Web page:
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Full power WWII Cartridges & Terminal effects

Discussion in 'Rifle Country' started by cleetus03, Dec 21, 2010.

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  1. cleetus03

    cleetus03 Member

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    Out of curiosity, are there any great differences in terminal/wounding effects when comparing the different WWII full power cartridges used?

    The cartridges in question are the following;
    1. .30-06 Springfield
    2. 8mm Mauser
    3. 7.62x54R
    4. .303 British
    5. 6.5x50mm Arisaka

    All of the above calibers appear similar enough to have me believe they were all relative equal. Is this true, or do any of them stand out from the rest in terminal ballistics?

    I appreciate any help or info yall can give me!
     
  2. rcmodel

    rcmodel Member in memoriam

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    No differance in practical terms.
    If you got shot with any of them, you wouldn't be able to tell the differance.
    Max effective range depends more on the skill of the rifleman then the power of the cartridge.
    Any of them would kill you much further out then most solders could hit you.

    The first five are much closer to the same power then the 6.5 Jap though.
    30-06 = 150 @2,700, or 172 @ 2,640.
    7.9x57 Mauser = 154 @ 2,835.
    7.62x54R = 147 @ 2,886
    .303 British = 175 @ 2,440.
    7.7x58 Ariska = 175 @ 2,400.
    6.5x50mm Arisaka = 139 @ 2,500.

    rc
     
    Last edited: Dec 21, 2010
  3. Freedom_fighter_in_IL

    Freedom_fighter_in_IL Member

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    One thing that is not commonly known about the .303Brit. is that is also has a tendency to "tumble" on impact, much like the 5.56. In HUMAN impact, this creates a MASSIVE wound channel. If memory serves me, the 7.7x58 Ariska also had this tendency.
     
  4. briansmithwins

    briansmithwins Member

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    The standard Brit .303 of WWII vintage had a light filler (wood pulp or aluminum) in the nose. That caused the bullet to tumble earlier when hitting flesh and transfer more energy.

    Wound ballistics from a lot of the full power service cartridges are actually pretty poor. Most of them have thick jackets and are don't tumble in flesh. Lots of 'ice pick' wounding with small holes punched thru but little secondary damage, if the bullet misses bone.

    BSW
     
  5. Float Pilot

    Float Pilot Member

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    In many combat theaters the US troops were issued Armor Piercing ammo exclusively. The ball ammo being relegated to training.

    The 30-06 AP round was oddly accurate an did very well at extended ranges, however it was very poor in making a very big wound channel.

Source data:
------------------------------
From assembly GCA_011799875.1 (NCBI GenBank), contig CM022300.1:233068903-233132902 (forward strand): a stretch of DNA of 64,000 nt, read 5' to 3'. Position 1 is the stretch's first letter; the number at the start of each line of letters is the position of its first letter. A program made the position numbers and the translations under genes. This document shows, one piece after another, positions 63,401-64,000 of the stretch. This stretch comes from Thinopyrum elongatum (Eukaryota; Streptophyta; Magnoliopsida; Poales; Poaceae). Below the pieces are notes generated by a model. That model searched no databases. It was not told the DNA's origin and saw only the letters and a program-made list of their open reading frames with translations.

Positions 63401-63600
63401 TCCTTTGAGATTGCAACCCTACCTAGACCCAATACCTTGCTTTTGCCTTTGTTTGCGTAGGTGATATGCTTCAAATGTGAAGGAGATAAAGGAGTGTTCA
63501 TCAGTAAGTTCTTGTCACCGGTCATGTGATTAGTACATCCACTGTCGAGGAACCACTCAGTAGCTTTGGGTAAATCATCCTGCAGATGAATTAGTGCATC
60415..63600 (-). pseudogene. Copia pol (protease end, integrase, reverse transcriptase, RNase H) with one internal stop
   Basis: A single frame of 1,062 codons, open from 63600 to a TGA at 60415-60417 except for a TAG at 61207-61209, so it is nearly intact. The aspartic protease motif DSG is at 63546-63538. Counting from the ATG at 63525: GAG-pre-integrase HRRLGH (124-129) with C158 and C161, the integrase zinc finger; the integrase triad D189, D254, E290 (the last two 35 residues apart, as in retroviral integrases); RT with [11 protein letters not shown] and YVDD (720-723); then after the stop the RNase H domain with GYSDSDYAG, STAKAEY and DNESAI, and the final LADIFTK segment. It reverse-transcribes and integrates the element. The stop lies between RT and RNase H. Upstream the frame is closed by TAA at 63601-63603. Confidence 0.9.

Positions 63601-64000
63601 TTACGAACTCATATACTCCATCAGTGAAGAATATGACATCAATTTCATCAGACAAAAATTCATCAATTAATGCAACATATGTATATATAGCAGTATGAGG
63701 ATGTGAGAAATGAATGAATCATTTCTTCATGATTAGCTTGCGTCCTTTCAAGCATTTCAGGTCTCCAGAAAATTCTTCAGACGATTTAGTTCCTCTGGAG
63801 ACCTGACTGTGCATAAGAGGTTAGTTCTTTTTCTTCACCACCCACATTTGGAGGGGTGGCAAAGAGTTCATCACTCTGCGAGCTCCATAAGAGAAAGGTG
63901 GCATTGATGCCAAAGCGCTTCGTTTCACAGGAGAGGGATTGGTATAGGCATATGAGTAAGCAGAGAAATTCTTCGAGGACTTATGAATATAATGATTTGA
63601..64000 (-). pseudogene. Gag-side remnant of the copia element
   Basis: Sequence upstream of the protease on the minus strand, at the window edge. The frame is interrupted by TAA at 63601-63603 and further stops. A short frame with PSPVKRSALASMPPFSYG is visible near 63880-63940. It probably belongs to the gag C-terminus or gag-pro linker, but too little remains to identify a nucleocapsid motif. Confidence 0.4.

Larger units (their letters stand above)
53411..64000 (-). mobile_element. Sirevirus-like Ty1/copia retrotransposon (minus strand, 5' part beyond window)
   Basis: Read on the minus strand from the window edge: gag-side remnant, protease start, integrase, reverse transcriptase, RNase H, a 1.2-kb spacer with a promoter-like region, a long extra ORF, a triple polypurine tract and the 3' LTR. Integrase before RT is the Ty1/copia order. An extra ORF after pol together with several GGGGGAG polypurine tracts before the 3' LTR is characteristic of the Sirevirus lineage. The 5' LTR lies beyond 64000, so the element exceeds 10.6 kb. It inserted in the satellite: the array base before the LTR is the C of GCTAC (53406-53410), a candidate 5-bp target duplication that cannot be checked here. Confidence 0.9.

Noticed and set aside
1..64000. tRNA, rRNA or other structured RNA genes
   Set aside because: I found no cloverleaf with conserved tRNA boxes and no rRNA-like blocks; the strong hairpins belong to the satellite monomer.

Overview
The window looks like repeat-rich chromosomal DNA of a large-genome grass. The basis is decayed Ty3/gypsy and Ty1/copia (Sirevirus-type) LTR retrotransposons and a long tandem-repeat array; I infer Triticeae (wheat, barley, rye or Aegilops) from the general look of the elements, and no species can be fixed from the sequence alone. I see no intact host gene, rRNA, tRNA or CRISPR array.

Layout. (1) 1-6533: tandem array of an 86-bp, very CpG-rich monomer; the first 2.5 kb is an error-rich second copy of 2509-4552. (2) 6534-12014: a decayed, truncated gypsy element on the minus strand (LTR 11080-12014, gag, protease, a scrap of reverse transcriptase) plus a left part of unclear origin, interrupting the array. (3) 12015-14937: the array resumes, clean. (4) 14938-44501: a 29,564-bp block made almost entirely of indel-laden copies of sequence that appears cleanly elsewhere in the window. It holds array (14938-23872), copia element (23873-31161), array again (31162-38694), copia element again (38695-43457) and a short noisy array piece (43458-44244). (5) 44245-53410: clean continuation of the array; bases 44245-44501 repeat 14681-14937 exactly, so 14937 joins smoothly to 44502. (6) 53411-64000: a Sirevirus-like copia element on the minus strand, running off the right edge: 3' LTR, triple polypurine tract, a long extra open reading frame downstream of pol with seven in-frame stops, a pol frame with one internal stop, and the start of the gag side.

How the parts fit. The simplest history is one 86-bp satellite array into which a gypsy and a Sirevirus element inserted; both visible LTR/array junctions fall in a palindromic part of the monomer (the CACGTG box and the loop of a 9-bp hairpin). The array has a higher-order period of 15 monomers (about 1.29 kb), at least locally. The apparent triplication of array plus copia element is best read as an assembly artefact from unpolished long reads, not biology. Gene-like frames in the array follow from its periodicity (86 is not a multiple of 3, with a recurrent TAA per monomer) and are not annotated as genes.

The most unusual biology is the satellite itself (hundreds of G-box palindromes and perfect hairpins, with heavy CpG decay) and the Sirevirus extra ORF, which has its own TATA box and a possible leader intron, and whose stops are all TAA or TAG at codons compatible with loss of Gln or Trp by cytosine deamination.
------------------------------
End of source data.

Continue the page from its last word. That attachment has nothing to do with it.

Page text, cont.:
But on the other hand, it was better at penetrating bunkers, ice, snow, light metal, trees,lumber and so on....Often bullets that have gone through a barrier of some sort take on a tumble. That makes for a big oohey...

    Of course the thought amongst the planners (not combat troops) in the so-called civilized nations, was that putting a 30 caliber hole through a man meant that two of his battle buddies had to drag him off the field and then a couple of medical staff were tied up working on him.

    When the US had to deal with the Islamic Moros in the Philippines,(where old 45-70 Gatling Guns proved to work rather well) and when the Brits had to deal with similar minded enemies in India, Afghanistan, the Sudan and so on... They often resorted to using more effective bullets.
    The term Dum-Dum resulted from the name of the British Ammunition Factory in India located at Dumdum...(near Calcutta) Where soft point bullets were made for the 303s in hopes of being more effective at man-stopping.
    The Brits later followed up with the hollow point MK-V bullets which really worked well. By that time the Brit military slang for any expending bullets was Dum Dum and that term leaked over to the US where is was popular until the 1970s.
     
  6. dzelenka

    dzelenka Member

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    The 7.9 x 57 Mauser during WWII used a 198 gr BT projectile at 2500 fps. It was pretty streamlined with a .593 BC and remained supersonic at 1100 yards.
     
  7. Jim Watson

    Jim Watson Member

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    A Vietnam era Army doctor said there was no way to tell the caliber of the infantry rifle from looking at the bullet wound. He said it didn't matter if it was a full power .30-06,.308, 7.62x54; or an AK or an AR. Wound track and severity were unpredictable.
     
  8. Maverick223

    Maverick223 Member

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    For the intended use there isn't a discernible difference, and you have them pretty much in order of their relative power. On paper, the 6.5x50mm is a good bit weaker (which led to the 7.7x58mm), but it's still not something that i'd like to be shot with.

    Never heard of this phenomenon, but I would assume that it would be the same with the Arisaka because the 7.7mm was almost a direct copy of the .303Brit (though they are not interchangeable).

    :)
     
    Last edited: Dec 21, 2010
  9. Freedom_fighter_in_IL

    Freedom_fighter_in_IL Member

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    the .303Brit. was also used a lot in anti aircraft (low altitude of course) weapons as well because of this phenomenon. It ripped nice big holes in wings!
     
  10. BrocLuno

    BrocLuno Member

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    Maybe that's why so much game has been taken with the 303 in Commonwealth Nations? The tumble works on bigger sections of flesh?
     
  11. Shadow 7D

    Shadow 7D Member

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    Lets remember that the brits had their most effective bullet the 'dum dum' (basically a semi jacketed or cut FMJ) banned shortly before the .303 was implemented.
     
  12. joeh84

    joeh84 Member

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    remains true today
     
  13. Slamfire

    Slamfire Member

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  14. DougW

    DougW Member

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    Box-O-Truth did some tests on the .303. In the origional mil config, the .303 did yaw after impact.
     
  15. Float Pilot

    Float Pilot Member